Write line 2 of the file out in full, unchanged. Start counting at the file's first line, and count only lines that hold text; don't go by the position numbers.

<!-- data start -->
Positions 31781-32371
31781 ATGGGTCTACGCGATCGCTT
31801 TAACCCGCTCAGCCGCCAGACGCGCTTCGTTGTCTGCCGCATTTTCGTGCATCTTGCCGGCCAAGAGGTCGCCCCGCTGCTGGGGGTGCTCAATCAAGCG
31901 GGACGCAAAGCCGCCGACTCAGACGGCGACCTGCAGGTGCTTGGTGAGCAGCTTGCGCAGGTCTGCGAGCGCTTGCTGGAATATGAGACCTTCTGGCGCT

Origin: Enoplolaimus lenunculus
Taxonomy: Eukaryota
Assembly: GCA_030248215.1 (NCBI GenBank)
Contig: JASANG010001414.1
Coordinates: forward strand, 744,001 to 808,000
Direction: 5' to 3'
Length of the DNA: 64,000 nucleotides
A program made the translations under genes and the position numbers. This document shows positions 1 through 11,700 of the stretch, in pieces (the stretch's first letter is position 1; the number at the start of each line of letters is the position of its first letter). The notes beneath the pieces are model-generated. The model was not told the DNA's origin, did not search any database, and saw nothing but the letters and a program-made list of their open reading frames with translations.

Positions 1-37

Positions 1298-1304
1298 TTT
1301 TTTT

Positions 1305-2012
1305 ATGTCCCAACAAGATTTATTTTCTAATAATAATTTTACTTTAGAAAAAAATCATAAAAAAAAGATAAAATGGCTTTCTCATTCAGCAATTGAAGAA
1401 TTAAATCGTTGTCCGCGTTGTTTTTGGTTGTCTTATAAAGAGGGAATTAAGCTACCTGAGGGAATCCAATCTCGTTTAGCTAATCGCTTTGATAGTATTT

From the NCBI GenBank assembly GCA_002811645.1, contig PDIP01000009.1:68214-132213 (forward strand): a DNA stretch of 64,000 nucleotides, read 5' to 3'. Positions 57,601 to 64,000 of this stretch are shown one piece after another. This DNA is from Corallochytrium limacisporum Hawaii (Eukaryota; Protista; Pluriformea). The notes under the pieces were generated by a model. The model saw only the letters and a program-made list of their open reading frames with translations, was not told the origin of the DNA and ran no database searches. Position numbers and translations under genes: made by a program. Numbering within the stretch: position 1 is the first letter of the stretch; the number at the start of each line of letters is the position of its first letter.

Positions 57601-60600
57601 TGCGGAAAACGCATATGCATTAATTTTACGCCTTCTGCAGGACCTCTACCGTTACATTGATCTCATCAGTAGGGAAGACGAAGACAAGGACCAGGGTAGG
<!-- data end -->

31781 ATGGGTCTACGCGATCGCTT